One of the most important concepts 2nd graders will learn in math is subtraction with regrouping. Although math is not taught the same way it was when many of us were in school, that doesn’t mean it’s a bad thing! Before students dive into subtraction with regrouping strategies, they must first understand the *why* behind the math concept.

That’s the biggest difference in today’s math versus the math of previous generations. It’s all about problem solving and knowing the reasons behind the strategies and operations.

This gives students to power to choose the strategies that work best for their learning style. This is important because not all students learn the same way. Read on for tips on teaching 4 strategies for helping your students master subtraction with regrouping.

## How to Introduce Subtraction with Regrouping

Learning the 4 subtraction with regrouping strategies will be new for many of your students. In order to introduce this concept and these strategies in a way that’s easy for students to digest, I like to use a whole group anchor chart to help students gain familiarity.

As you introduce a new concept, add it to your whole group anchor chart, one at a time over several days. You can add examples to your anchor chart for students to reference throughout your unit.

These visual representations will help your learners grow and practice each strategy to find the one that makes the most sense to them.

Each time a subtraction with regrouping strategy is added to the anchor chart, I like to have students add it to their own personal anchor chart that they complete in their math journal. This allows them to take ownership in the process and always have it as a reference.

## Subtraction with Regrouping Strategy #1: Base Ten Model

Using hands-on manipulatives will help your students understand how subtraction with regrouping works using the base ten model.

You can use physical base ten blocks, paper drawings, or even craft supplies like pipe cleaners and pom poms or snacks like cheese crackers and pretzel rods.

### Place Value Mats

I like to give students a place value mat to practice this strategy and represent the minuend and the subtrahend. The steps for modeling subtraction with regrouping using the base ten strategy are easy!

- Build the minuend with base ten blocks.
- Subtract the ones first. Ask your students, “do you need to regroup?”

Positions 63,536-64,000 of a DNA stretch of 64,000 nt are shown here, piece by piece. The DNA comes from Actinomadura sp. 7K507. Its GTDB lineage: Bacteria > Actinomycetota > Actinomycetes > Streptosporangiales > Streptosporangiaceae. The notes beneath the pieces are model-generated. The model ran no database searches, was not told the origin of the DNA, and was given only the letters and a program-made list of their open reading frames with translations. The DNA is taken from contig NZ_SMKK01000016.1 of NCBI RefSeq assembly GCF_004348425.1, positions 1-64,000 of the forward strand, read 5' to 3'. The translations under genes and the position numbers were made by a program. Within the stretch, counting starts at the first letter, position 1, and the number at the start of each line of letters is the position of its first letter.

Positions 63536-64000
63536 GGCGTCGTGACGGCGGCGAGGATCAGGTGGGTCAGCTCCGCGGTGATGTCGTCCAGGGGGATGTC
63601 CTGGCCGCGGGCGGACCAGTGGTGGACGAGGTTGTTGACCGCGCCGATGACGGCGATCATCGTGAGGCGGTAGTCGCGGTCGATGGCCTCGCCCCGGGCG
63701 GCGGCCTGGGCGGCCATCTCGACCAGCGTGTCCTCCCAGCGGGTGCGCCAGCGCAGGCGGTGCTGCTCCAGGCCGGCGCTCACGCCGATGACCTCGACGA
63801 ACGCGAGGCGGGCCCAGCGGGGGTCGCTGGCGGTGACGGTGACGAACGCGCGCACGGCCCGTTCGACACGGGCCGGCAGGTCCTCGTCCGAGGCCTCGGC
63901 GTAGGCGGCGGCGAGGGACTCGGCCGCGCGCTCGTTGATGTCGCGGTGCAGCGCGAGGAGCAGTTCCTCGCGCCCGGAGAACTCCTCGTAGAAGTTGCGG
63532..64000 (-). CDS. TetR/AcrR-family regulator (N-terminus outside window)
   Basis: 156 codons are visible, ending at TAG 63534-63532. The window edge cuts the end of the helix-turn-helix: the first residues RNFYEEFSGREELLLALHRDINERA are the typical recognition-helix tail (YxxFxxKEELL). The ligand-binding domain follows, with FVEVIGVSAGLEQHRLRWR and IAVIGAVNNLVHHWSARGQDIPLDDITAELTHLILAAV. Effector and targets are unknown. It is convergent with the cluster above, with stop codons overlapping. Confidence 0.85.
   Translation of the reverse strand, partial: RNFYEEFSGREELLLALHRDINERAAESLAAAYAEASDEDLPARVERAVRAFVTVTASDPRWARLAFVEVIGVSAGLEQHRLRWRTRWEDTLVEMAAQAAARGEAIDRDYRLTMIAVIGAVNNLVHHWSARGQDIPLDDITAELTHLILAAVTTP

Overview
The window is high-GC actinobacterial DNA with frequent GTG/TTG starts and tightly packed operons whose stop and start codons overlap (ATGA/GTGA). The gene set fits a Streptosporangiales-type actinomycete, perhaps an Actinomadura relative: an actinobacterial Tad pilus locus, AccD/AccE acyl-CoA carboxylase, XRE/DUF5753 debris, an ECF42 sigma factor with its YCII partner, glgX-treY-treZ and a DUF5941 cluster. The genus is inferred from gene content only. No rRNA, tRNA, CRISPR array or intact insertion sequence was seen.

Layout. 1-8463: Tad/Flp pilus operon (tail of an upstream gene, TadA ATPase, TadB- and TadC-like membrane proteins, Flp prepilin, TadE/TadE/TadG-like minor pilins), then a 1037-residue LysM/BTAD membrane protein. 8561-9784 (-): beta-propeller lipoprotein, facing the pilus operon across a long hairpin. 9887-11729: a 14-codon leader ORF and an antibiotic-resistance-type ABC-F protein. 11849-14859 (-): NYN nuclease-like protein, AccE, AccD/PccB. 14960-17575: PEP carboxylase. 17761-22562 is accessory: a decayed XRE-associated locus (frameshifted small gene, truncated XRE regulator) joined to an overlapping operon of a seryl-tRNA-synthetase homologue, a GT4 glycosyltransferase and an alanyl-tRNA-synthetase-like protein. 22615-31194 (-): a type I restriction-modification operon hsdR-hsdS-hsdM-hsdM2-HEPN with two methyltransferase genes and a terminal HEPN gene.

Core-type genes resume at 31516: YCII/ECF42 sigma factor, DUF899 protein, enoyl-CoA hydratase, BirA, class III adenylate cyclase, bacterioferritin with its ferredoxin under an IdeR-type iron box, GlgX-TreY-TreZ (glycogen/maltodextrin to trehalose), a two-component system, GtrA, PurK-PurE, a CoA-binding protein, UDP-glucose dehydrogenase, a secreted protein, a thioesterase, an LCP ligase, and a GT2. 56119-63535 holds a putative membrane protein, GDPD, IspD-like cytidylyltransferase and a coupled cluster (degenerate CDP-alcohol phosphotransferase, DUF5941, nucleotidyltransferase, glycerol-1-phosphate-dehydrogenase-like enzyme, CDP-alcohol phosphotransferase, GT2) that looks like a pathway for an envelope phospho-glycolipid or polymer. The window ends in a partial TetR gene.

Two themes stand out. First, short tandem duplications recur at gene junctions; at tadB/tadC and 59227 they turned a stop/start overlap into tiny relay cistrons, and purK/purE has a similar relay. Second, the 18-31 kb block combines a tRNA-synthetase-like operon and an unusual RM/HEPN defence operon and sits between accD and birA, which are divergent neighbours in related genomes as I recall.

- Exchange a tens block for ten ones.
- Subtract the ones and then the tens to solve for the difference.

### Place Value Interactive Notebook Activity

I recommend practicing this same strategy using a pencil and paper to give students further practice and connection to the concept.

Your students will always have access to paper and pencil, but may not always have base ten blocks, so it is important for them to know how to use this strategy in both ways.

The example below shows this being done using a Draw It! Solve It! interactive journal activity.

### 3-Digit Place Value Subtraction Cards

Once your students master 2-digit subtract using the base ten model, they may be ready to try 3-digit subtraction. Your students will now be using hundreds, tens, and ones, and will need to be more clear on the concept of place value.

Try using subtraction cards to practice 3-digit subtraction with regrouping. These simple steps will lead your young mathematicians to finding an answer and understanding the *why* behind the process.

**To use the 3-digit place value subtraction cards:**

- Mix up the subtraction cards and place them in a stack in front of you.
- Draw the top card and build the minuend using place value blocks or other fun manipulatives. The example shows paper squares to represent the hundreds, pipe cleaners for the tens, and small pom poms for the ones.
- Take away the subtrahend and look at the ones. Ask your students, “do you need to regroup?” Take away the tens. Ask again, “do you need to regroup?” Subtract the hundreds. Solve for the difference.
- Write the answer on the recording sheet.

## Subtraction with Regrouping Strategy #2: Expanded Form Method

If your students understand the base ten model and using place value with regrouping strategies, the next method to share is using the expanded form method. This subtraction with regrouping strategy breaks both the minuend and subtrahend apart to show the value of the tens and the ones in each number.